My guest, Fleet Maull, is a criminal justice activist and integralist who shares the story of his time in prison and the work it has inspired. In the 1980s Fleet was a contemplative psychology graduate and student of Buddhist teacher Chogyam Trungpa. But a double life caught up with him as he was convicted of drug trafficking, and he ended up serving 14 years in prison.
While behind bars, Fleet sought to put his Buddhist training to work and began teaching meditation in the prison chapel, eventually founding the Prison Mindfulness Institute and The Prison Hospice Association. Today Fleet continues his work in what he calls mindfulness-based emotional intelligence training, which has proved to be remarkably successful in sparking transformation for people inside and outside of prison.
In this conversation Fleet shares wisdom gained from decades of work with countless prisoners, virtually all of whom, he discovered, had been victimized themselves, the realization of which was central to their healing.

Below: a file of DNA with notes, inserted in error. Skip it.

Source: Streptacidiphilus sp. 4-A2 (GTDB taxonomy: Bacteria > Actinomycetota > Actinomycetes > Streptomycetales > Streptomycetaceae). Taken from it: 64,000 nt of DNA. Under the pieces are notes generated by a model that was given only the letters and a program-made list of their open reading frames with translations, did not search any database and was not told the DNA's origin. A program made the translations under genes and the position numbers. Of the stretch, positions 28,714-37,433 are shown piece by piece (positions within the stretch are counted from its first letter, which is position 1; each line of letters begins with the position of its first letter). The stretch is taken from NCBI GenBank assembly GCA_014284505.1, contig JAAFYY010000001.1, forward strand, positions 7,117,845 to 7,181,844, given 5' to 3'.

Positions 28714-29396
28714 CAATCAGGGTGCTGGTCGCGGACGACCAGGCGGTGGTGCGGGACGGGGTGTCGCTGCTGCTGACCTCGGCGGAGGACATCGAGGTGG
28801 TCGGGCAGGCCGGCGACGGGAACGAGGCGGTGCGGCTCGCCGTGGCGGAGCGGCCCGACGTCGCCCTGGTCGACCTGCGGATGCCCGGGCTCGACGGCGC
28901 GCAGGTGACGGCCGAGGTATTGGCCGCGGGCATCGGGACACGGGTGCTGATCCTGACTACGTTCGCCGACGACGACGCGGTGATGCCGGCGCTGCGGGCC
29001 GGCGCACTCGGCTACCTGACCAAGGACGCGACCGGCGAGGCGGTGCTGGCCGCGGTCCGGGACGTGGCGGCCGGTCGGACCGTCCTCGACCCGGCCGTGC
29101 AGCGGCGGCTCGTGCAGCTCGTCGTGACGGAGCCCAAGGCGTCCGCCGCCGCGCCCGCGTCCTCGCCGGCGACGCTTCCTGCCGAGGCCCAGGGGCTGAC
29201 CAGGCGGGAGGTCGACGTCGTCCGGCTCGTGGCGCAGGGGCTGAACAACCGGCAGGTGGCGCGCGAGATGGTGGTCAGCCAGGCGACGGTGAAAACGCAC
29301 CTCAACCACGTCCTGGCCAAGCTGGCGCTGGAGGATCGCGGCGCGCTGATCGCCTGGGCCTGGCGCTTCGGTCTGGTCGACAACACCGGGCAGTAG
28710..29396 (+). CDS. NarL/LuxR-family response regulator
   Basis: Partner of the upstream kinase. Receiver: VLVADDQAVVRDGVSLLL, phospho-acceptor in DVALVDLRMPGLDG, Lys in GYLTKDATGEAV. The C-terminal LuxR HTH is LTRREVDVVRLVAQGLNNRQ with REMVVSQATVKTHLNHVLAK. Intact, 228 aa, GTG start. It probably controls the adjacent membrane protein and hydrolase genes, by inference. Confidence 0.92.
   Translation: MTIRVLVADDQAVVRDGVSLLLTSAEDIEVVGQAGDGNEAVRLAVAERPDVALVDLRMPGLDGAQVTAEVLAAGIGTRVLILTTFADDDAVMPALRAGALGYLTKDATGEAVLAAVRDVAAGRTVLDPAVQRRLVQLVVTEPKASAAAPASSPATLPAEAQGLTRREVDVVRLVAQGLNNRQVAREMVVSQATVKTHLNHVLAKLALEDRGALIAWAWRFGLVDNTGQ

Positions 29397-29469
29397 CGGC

Fleet reflects on the evolution of the social justice movement, and the challenge that woke activism brings. He seeks to integrate the best of the personal- and social-responsibility models, as well as brain science, into a more inclusive view of whole system transformation.
I talked to Fleet as he took a break from an in-depth training program he was conducting for law enforcement and corrections officers in Ottowa, Canada.
Fleet Maull’s’ new book, Radical Responsibility, is available for pre-order. Anyone who pre-orders it between now and May 13th will be enrolled in his 8-module, $397 Radical Responsibility online course for free.